How to Overcome Practical Challenges for AI in Healthcare

How to Overcome Practical Challenges for AI in Healthcare

There’s a lot of excitement about the potential for AI to improve healthcare. This is driven by compelling advances across a wide range of applications including drug discovery, radiology, pathology, electronic medical record (EMR) intelligence, clinical trials, and more. While this is a great opportunity, there are many practical and ethical challenges for development and deployment, both for AI in general and uniquely for healthcare. They need to be overcome for AI to deliver practical value.

Practical challenges

  1. Problem Selection: Choosing a problem that can improve care in practice requires close collaboration with subject matter experts and integration with existing systems. In settings like healthcare, it can often be more productive to complement human experts than to try to replace them. 
  2. Manual Labeling: Manual labels are often expensive and slow to acquire since annotation can require significant expertise. For example, manual labels for a new use case in AI for radiology can take months of labeling by board-certified radiologists (Dunnmon et al. 2019).
  3. Monitoring: AI systems require continuous monitoring, both over time and in different environments. Model performance can drop when the distribution a model is trained on is different from that in which it’s deployed. This can happen when they’re used in different hospitals, on different sets of patients, or on data collected from different machines. Moreover, models can often become less accurate over time due to concept drift.
  4. Subgroup Performance: Model performance needs to be carefully validated on different subsets of the data. Differences in performance that are not obvious in the aggregate can be clinically important. For example, models trained on one commonly used chest x-ray dataset perform much better at classifying pneumothorax when there is a chest drain than when there isn’t (Dunnmon et al. 2019). However, those that have a chest drain have already been treated and maybe less clinically important.
  5. Clinical Trials: Model performance should be validated in real environments since tools that perform well in controlled experiments may not translate well to actual practice. For example, computer-aided diagnosis (CAD) models for mammography were approved by the FDA and cost hundreds of millions of dollars per year based on controlled experiments. Later large-scale clinical trials demonstrated they did not improve clinical outcomes (Lehman et al. 2015).

Ethical challenges

Bias: Models can encode and reinforce societal biases against certain groups of people. For example, language models trained on clinical texts can predict different likely courses of action for people of different races (Zhang et al. 2020).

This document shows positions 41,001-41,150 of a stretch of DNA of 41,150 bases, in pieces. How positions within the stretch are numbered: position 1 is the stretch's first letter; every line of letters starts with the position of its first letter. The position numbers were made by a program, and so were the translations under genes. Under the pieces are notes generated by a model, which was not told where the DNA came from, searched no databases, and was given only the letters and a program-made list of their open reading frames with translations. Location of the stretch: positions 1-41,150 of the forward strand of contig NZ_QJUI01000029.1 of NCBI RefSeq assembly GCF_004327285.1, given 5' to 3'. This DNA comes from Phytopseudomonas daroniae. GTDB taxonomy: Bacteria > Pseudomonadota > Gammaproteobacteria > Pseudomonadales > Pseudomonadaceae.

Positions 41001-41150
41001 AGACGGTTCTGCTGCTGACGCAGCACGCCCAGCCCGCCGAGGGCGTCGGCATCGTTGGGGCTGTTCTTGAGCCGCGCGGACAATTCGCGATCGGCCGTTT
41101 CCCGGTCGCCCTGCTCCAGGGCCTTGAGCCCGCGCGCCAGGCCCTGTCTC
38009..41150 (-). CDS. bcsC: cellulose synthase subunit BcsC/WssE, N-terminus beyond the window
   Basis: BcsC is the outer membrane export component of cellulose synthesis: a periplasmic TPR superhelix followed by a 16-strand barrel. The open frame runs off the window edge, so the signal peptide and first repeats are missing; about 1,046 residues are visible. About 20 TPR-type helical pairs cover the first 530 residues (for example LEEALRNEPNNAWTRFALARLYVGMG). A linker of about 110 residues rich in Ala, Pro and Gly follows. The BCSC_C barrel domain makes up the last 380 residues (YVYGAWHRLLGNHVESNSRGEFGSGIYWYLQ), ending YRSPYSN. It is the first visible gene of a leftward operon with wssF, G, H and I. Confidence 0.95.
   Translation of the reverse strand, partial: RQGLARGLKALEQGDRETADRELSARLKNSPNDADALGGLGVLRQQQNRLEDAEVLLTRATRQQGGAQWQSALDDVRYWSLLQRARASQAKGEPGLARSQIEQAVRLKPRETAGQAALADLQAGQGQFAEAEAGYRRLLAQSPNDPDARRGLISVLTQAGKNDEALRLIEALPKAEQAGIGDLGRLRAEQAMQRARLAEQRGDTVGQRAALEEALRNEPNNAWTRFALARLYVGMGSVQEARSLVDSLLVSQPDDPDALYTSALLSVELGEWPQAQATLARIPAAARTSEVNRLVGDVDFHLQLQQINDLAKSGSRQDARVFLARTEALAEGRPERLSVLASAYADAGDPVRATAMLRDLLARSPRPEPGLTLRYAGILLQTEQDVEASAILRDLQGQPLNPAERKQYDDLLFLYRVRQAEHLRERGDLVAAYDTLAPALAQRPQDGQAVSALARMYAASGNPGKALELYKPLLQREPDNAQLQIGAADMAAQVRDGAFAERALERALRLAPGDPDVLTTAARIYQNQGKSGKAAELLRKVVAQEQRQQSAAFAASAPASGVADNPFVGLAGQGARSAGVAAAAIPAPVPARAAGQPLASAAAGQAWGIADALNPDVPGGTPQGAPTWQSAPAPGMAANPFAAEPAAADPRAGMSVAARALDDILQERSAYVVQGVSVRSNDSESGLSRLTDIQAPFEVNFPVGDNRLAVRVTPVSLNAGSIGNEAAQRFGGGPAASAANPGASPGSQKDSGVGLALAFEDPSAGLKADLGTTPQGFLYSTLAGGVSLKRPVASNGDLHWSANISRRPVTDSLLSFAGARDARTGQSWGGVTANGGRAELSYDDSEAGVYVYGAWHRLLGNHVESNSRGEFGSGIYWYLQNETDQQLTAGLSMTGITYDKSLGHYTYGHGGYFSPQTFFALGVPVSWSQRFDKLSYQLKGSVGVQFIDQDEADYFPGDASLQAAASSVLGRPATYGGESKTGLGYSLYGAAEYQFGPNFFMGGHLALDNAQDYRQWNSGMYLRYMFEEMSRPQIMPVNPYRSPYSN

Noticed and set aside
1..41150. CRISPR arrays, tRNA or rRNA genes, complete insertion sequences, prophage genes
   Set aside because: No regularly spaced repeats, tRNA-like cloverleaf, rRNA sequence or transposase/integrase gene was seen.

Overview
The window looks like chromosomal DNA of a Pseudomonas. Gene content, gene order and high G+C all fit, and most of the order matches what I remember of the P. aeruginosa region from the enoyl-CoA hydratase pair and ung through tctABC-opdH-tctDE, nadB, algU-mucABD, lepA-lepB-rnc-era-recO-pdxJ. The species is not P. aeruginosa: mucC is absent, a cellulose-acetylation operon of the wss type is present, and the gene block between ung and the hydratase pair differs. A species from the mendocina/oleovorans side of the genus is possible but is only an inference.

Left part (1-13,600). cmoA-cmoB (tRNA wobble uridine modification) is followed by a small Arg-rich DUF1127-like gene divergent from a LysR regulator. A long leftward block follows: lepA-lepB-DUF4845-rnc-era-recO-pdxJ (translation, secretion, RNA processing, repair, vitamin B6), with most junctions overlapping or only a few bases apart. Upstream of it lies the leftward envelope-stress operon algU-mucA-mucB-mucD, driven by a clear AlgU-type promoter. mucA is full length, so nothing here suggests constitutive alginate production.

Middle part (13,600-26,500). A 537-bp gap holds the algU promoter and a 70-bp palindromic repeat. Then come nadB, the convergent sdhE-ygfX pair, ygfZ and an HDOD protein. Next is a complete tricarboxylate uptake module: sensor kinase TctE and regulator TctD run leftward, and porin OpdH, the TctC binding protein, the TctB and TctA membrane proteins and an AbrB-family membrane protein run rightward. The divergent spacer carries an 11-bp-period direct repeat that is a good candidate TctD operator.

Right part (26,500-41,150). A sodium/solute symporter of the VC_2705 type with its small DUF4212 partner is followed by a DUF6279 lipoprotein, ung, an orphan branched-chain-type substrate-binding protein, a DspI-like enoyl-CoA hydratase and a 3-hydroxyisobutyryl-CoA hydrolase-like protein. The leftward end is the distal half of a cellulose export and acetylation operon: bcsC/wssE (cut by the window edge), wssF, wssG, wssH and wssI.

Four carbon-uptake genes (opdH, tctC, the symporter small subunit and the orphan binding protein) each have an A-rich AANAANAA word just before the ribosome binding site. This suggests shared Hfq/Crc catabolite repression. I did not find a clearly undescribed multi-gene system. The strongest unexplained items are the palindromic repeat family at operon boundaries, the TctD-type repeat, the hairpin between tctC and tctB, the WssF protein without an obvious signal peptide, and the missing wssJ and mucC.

Fairness: Models can perform worse for some subgroups than others, raising issues of fairness (Dunnmon et al. 2019). For example, models can be better at identifying diseases in men than women depending on the underlying data. Would it be okay to trade-off performance in one group for the other? What if, despite the discrepancy, performance for all groups is better than the standard of care?

Privacy: Especially in healthcare, it’s critical to protect the privacy of users. Sensitive data often cannot be taken off-premises or shared with large groups of annotators, making it difficult to curate the large labeled datasets needed to train AI systems.

Putting Snorkel Flow to Use for Healthcare

Snorkel Flow is an end-to-end ML platform that focuses on a new programmatic approach to labeling, building, and managing data, enabling a new level of rapid, iterative development and deployment of AI applications.

Snorkel’s technology has been applied to several important problems in healthcare:

Snorkel Flow addresses practical and ethical challenges with AI application development and deployment:

  • Easier Subject Matter Expertise Collaboration: Snorkel Flow empowers subject matter experts to leverage their domain expertise to train and monitor AI systems through programmatic labeling via a no-code platform. Ultimately, doctors treat patients, and close collaboration with subject matter expertise is critical to building systems that improve care.
  • Faster Model Development: Snorkel Flow supports fast, iterative deployment of AI systems that is not blocked by the time required for hand labeling. For example, programmatic labeling reduces hand labeling time from months to days in a radiology application (Dunnmon et al. 2019).
  • Advanced Monitoring: Programmatic labeling through Snorkel Flow enables new ways of monitoring AI systems. By tracking labeling function performance, Snorkel Flow can help identify concept drift over time and generalization issues in deployment. 
  • Auditability at Every Step: The data and labels used to train AI systems in Snorkel Flow are auditable and interpretable. Users can analyze all sources of supervision used to train the model as well as outputs from any step in the pipeline.
  • Data Privacy: With Snorkel Flow, training data can be labeled programmatically in a fully eyes-off environment, and all data can be kept on-premises.

This post recaps the conversation between Brandon Yang, AI researcher an ML engineer at Snorkel AI, and Dr. Bahijja Raimi-Abraham from King College London from her podcast Monday Science to discuss the application of AI in healthcare.

We love meeting people from the data science and machine learning community and appreciate every opportunity to share our work. If you want a Snorkeler to give a talk at your event, send us an email at Follow us on Twitter to see upcoming events by Snorkelers. Let’s put AI to work for all.

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